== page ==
When and How to Switch Therapies in Crohn's Disease


Stephen B. Hanauer, MD: Once we determine our therapeutic strategy, be it for low-risk or moderate- to high-risk individuals, it’s important that we monitor for both symptoms as well as biologic evidence of response. That can include biomarkers such as C-reactive protein or calprotectin. We will also intermittently endoscope the patient with a colonoscopy or repeat the imaging to make certain that we’re really achieving our ultimate goal, which is to heal the mucosa, which we think will prevent the progression of the disease.

Each therapy is different. It has a different onset of action, mechanism of action, and time to response. We’ll reassess depending on the individual therapy. With corticosteroids, we expect clinical improvement quite rapidly, within days, and certainly within a week or two. Similarly, with the TNF inhibitors, we usually expect a more rapid response for patients. Some of the other mechanisms of action may take a little bit longer. For instance, the anti-integrin therapies may take a number of weeks, or even a month, or 2, or several, to have an effect. And then finally, with our recent addition of ustekinumab, we’re anticipating pretty rapid responses, usually within the first few weeks of treatment.

When we’re looking at loss of response to biologics, it’s important for us to, first and foremost, be certain that they actually have lost response, that their symptoms are not due to conditions outside of the Crohn’s disease, such as infections or bile salt diarrhea. Once we’ve established that the loss of response is really due to active inflammation, then we will typically measure drug levels of the biologics. We then have 3 separate situations. If there is a lot of drug on board and the patients are not responding, we usually switch classes. On the other hand, if there’s no or little drug on board in the presence of anti-drug antibodies, that’s when we’ll switch to another agent within the same class. And finally, if there are low levels of the drug and no anti-drug antibodies, we simply increase the dose to optimize the levels.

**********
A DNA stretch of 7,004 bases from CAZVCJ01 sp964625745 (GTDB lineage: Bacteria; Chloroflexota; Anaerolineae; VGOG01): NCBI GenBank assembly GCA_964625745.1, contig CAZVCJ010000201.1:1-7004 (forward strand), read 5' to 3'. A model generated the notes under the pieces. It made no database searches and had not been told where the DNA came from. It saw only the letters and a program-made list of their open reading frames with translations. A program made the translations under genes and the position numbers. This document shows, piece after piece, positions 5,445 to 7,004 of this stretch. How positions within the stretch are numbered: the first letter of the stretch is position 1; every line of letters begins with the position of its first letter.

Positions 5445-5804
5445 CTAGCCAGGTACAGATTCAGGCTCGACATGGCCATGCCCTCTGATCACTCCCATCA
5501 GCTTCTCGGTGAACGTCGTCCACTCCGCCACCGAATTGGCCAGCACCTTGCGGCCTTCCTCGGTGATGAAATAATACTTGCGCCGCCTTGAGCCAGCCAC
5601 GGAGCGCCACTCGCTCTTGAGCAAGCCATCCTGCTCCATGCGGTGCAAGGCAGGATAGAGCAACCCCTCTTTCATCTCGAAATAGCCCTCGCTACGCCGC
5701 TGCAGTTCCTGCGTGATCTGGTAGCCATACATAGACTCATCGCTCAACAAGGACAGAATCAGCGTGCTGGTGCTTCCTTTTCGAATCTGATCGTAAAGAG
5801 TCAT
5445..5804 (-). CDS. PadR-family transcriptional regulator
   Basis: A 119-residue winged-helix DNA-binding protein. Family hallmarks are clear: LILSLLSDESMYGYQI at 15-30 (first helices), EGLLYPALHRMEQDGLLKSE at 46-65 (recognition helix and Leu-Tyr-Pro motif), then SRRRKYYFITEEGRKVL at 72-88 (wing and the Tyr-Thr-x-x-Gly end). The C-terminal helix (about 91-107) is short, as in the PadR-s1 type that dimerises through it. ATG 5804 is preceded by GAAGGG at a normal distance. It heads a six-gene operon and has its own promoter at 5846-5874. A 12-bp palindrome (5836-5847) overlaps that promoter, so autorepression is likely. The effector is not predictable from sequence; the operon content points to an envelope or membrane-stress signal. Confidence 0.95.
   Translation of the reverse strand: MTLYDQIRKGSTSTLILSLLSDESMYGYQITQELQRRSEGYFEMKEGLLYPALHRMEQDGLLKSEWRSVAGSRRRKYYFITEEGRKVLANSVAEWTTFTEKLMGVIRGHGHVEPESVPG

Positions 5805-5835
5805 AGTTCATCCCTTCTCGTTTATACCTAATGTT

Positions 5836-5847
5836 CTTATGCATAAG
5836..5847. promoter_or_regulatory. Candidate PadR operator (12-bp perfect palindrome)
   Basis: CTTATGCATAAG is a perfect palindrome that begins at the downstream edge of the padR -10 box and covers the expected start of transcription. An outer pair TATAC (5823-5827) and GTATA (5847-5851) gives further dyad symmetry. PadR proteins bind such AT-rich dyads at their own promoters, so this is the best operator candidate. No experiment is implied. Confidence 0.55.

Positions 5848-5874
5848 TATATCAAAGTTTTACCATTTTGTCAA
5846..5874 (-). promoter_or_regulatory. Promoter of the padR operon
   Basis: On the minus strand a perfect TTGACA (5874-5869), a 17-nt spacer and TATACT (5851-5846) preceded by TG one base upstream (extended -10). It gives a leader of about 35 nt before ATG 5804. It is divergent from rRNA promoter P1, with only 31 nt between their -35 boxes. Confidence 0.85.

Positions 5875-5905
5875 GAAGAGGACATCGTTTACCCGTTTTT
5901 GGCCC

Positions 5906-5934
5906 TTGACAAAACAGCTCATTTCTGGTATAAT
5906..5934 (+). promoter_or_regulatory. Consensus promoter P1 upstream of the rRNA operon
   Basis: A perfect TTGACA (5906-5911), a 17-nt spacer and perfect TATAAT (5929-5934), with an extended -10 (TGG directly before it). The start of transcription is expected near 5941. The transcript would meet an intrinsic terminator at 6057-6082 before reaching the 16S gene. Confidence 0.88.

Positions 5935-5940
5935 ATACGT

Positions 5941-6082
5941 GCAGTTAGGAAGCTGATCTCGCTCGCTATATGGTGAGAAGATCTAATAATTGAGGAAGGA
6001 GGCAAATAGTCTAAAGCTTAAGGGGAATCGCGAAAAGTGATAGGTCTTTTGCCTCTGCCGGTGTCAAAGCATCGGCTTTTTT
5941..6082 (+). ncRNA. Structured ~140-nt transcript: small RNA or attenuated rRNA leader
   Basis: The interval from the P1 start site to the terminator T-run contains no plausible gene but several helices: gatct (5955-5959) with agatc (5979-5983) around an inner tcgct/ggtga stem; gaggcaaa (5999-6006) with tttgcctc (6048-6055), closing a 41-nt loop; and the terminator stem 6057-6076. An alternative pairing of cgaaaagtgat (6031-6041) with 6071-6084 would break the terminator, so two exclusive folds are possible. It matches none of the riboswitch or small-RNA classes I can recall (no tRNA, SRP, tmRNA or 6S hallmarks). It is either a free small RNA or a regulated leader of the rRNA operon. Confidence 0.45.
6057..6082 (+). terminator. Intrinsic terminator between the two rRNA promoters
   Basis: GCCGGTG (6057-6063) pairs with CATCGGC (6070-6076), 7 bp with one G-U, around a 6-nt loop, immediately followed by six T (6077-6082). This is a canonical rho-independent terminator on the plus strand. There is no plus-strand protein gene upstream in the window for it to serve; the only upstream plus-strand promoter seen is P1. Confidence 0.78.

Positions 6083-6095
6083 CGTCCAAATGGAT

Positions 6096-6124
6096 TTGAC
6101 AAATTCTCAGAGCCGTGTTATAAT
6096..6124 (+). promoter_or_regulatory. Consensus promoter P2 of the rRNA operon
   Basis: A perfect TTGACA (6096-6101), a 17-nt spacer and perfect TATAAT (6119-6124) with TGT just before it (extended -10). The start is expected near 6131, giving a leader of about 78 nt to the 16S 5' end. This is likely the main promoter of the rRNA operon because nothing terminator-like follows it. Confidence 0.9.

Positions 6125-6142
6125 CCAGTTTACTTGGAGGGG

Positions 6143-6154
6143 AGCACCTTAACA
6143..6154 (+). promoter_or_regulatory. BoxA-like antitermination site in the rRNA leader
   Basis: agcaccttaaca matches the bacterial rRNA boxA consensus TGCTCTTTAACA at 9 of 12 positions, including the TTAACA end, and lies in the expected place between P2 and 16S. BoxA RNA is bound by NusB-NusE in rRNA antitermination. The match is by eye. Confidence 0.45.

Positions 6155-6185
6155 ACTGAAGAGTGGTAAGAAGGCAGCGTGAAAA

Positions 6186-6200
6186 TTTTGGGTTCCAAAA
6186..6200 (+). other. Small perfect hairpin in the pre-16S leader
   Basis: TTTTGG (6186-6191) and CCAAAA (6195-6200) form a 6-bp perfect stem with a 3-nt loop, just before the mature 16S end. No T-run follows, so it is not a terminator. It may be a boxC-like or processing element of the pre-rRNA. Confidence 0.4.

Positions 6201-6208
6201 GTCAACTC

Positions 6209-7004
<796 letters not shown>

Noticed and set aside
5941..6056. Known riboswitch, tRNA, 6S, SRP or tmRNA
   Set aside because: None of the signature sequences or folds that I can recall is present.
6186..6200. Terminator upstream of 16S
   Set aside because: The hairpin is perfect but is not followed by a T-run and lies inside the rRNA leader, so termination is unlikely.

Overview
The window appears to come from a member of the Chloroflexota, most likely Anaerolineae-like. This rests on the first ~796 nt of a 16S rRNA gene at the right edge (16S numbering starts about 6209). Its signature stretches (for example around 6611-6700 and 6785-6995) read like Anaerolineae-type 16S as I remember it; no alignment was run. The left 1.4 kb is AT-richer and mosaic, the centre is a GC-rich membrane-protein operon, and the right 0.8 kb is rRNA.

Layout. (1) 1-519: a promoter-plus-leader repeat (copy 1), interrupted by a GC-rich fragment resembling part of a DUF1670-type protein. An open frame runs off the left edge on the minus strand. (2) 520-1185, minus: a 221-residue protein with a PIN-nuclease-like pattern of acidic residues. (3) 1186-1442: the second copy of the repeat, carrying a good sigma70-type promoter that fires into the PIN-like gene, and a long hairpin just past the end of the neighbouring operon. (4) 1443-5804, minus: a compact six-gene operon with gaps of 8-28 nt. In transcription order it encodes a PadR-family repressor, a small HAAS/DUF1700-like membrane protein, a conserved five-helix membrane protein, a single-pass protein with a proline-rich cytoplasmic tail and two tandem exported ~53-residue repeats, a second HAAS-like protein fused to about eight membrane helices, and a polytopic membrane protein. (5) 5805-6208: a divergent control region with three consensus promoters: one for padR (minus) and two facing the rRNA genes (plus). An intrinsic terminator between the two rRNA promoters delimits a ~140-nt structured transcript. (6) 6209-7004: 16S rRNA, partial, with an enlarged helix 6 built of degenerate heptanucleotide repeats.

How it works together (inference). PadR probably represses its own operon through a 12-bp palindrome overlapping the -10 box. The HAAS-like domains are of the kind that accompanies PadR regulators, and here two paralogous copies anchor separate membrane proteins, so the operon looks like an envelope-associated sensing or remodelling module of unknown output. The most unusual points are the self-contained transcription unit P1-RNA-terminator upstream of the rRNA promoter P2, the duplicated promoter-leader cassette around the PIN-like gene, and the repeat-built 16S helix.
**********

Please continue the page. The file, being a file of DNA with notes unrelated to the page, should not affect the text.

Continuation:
William J. Sandborn, MD: A really critical question at this point in time is what to do with patients with Crohn’s disease who’ve received anti-TNF therapy and have had a primary nonresponse, have lost response, or have become intolerant to treatment. There are several strategies for this. One is to actually switch within the anti-TNF class. I think that that’s most effective in patients for whom you’ve employed therapeutic drug monitoring, and you’ve demonstrated that the patient developed immunogenicity or anti-drug antibodies to the first anti-TNF. And those patients, if you switch an anti-TNF to another anti-TNF, tend to do fairly well. On the other hand, if you have a sufficient amount of anti-TNF drug on board and the patient is still symptomatic and has endoscopic findings, then really changing mechanisms of action becomes critical.

There are several classes of drugs now that we can do that with. One is the anti-integrin agent, vedolizumab, or anti-alpha 4/beta 7, and the other is the anti—interleukin-12/23 agent that’s targeted to the P450 sub unit shared by those 2 cytokines, and that’s ustekinumab. So, each of those drugs, vedolizumab and ustekinumab, has been evaluated in patients who are intolerant or have failed TNF blockers. And each of them has been shown to be effective. I would say that vedolizumab takes longer to work in that patient population, so it’s more of a long-term play. It may take 10 weeks or longer to really show a benefit. But then, eventually, patients with a TNF failure can do quite well on vedolizumab.

The anti-cytokine agent, ustekinumab, works relatively quickly in patients with anti-TNF failure and can be used for both induction or, if it has been given intravenously, long-term maintenance, where it’s given subcutaneously. It clearly is effective in both patients who are anti—TNF naïve and failed anti-TNFs. So, we really have several excellent options.

Transcript edited for clarity.

Related Videos
Noa Krugliak Cleveland, MD | Credit: University of Chicago
Ali Rezaie, MD | Credit: X
Remo Panaccione, MD | Credit: University of Calgary
Francisca Joly, MD, PhD | Credit: The Transplantation Society
Paul Feuerstadt, MD | Yale School of Medicine
| Image Credit: LinkedIn
Oriana Damas, MD | Credit University of Miami
Ali Rezaie, MD | Credit: X
Michael Todd Dolinger, MD | Credit: Mount Sinai
Oriana Damas, MD | Credit: University of Miami Miller School of Medicine
© 2024 MJH Life Sciences

All rights reserved.